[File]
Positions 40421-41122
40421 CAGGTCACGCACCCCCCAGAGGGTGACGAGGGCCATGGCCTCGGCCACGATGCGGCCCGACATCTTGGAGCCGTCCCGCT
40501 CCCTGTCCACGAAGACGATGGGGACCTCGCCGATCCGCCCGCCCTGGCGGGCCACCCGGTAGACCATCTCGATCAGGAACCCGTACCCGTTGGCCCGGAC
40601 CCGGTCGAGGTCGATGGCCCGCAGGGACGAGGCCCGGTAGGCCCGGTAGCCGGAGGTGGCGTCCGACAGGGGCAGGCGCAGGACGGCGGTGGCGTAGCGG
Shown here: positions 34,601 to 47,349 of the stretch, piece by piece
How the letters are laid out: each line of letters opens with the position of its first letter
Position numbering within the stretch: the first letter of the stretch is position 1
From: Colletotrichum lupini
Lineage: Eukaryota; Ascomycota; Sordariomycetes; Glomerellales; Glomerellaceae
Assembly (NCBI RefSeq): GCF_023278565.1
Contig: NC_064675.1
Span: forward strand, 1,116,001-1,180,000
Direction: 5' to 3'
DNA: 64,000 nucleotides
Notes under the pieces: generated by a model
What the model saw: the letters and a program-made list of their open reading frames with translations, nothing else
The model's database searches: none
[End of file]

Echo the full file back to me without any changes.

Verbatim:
Positions 40421-41122
40421 CAGGTCACGCACCCCCCAGAGGGTGACGAGGGCCATGGCCTCGGCCACGATGCGGCCCGACATCTTGGAGCCGTCCCGCT
40501 CCCTGTCCACGAAGACGATGGGGACCTCGCCGATCCGCCCGCCCTGGCGGGCCACCCGGTAGACCATCTCGATCAGGAACCCGTACCCGTTGGCCCGGAC
40601 CCGGTCGAGGTCGATGGCCCGCAGGGACGAGGCCCGGTAGGCCCGGTAGCCGGAGGTGGCGTCCGACAGGGGCAGGCGCAGGACGGCGGTGGCGTAGCGG
Shown here: positions 34,601 to 47,349 of the stretch, piece by piece
How the letters are laid out: each line of letters opens with the position of its first letter
Position numbering within the stretch: the first letter of the stretch is position 1
From: Colletotrichum lupini
Lineage: Eukaryota; Ascomycota; Sordariomycetes; Glomerellales; Glomerellaceae
Assembly (NCBI RefSeq): GCF_023278565.1
Contig: NC_064675.1
Span: forward strand, 1,116,001-1,180,000
Direction: 5' to 3'
DNA: 64,000 nucleotides
Notes under the pieces: generated by a model
What the model saw: the letters and a program-made list of their open reading frames with translations, nothing else
The model's database searches: none